Galdós as Disability Observer: The Mendicant and Militant Leg- and Foot-Afflicted
Retrato de Benito Pérez Galdós, Joaquim Sorolla y Bastida, 1894
Like his European contemporaries and his Spanish predecessors during the Romantic movement in Spain, Galdós described and utilized many lame and crippled characters in his works. Some aspects of this creativity have been studied. First, we have the case of the eponymous protagonist in Tristana, which has attracted critical attention since the time of the novel’s publication in 1891. Also, with the publication in 1975 of Concha-Ruth Morell’s letters to Don Benito—which makes clear that she is the prototype for the protagonist—critical interest has taken a new turn; and, an attempt has been made to answer the question of why Galdós should choose to amputate the leg of the character, who is clearly a stand-in for his beautiful young mistress. Most recently, attention has been called to the relationship between certain lame characters and the devil—one of whose hallmarks is lameness—in Fortunata y Jacinta, Miau, and Ángel Guerra.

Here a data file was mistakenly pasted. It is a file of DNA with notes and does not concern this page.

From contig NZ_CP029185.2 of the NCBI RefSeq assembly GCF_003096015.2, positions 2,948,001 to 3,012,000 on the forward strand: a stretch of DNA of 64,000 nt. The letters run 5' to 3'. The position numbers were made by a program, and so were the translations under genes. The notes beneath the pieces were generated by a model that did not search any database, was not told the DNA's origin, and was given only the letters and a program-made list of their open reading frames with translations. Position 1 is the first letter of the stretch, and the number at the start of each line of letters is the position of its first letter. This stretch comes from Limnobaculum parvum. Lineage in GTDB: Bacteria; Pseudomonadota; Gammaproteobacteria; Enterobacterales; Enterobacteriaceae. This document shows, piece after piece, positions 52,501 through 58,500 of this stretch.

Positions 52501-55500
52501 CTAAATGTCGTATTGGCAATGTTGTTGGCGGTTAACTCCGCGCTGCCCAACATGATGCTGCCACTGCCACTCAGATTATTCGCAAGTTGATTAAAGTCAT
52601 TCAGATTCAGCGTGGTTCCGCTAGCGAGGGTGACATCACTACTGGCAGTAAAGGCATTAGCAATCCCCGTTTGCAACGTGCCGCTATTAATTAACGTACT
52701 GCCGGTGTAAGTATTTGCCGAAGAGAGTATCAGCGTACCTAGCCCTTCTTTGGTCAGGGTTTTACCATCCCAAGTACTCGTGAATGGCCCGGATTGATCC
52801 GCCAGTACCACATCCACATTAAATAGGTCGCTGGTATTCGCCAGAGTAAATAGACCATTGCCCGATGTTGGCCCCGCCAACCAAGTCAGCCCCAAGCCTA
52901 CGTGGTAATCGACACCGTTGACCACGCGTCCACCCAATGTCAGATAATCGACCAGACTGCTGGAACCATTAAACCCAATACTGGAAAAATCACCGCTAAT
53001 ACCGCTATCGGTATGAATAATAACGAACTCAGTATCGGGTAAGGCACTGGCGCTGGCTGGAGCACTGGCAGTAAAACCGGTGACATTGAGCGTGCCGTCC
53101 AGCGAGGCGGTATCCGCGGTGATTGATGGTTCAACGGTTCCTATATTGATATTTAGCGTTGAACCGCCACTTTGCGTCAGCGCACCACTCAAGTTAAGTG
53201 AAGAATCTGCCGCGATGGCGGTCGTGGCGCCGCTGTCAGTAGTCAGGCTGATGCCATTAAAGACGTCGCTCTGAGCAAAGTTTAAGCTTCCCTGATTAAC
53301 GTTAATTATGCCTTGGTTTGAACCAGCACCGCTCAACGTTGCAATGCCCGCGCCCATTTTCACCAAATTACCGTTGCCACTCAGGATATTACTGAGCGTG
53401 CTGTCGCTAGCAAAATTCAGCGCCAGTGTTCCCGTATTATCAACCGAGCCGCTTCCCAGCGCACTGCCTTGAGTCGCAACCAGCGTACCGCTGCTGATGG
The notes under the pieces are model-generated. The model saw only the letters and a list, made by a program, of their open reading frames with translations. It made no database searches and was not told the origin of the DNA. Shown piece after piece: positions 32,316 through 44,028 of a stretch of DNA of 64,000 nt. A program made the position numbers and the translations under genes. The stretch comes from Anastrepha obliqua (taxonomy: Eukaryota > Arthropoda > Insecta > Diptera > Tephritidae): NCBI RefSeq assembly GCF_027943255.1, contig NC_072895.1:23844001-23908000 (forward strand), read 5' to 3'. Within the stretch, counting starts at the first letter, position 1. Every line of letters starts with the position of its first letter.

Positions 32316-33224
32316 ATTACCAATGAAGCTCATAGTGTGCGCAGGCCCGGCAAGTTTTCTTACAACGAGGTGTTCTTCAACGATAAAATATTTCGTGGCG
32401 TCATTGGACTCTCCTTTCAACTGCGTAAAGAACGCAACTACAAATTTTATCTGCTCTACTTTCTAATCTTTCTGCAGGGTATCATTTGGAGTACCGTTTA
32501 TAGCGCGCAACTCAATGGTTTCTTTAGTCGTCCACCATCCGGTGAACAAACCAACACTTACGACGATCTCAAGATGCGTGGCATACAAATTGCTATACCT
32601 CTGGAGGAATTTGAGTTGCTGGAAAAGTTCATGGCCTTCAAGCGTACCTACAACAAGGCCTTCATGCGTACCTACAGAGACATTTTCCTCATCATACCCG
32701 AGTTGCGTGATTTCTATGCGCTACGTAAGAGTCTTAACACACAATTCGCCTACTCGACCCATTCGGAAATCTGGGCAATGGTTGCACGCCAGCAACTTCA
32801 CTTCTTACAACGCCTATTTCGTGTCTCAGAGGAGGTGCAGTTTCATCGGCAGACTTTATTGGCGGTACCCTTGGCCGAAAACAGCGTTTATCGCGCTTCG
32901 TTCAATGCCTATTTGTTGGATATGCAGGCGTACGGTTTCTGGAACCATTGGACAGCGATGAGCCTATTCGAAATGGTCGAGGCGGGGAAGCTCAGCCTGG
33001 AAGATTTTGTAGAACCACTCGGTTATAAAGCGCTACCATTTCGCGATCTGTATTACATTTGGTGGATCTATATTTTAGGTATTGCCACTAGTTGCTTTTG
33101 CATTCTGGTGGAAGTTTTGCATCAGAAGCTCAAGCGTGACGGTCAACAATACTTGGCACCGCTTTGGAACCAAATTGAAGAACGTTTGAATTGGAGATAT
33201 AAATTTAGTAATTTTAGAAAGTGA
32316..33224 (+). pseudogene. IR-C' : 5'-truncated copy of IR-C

However, there remains yet to be studied other lame and crippled characters who appear throughout Galdós’s fiction, from the first of his novels to the very last of his Episodios nacionales. The aim of the present essay is to show the breadth and accuracy of Galdós’s observation, as well as the role of these remaining foot- and leg-afflicted in the works, ranging from minor costumbrista types to the protagonist of an entire series of the Episodios nacionales. To facilitate this presentation, we are categorizing these characters broadly as mendicant and militant cojos, with the latter rubric including diplomatic service to end or prevent a war.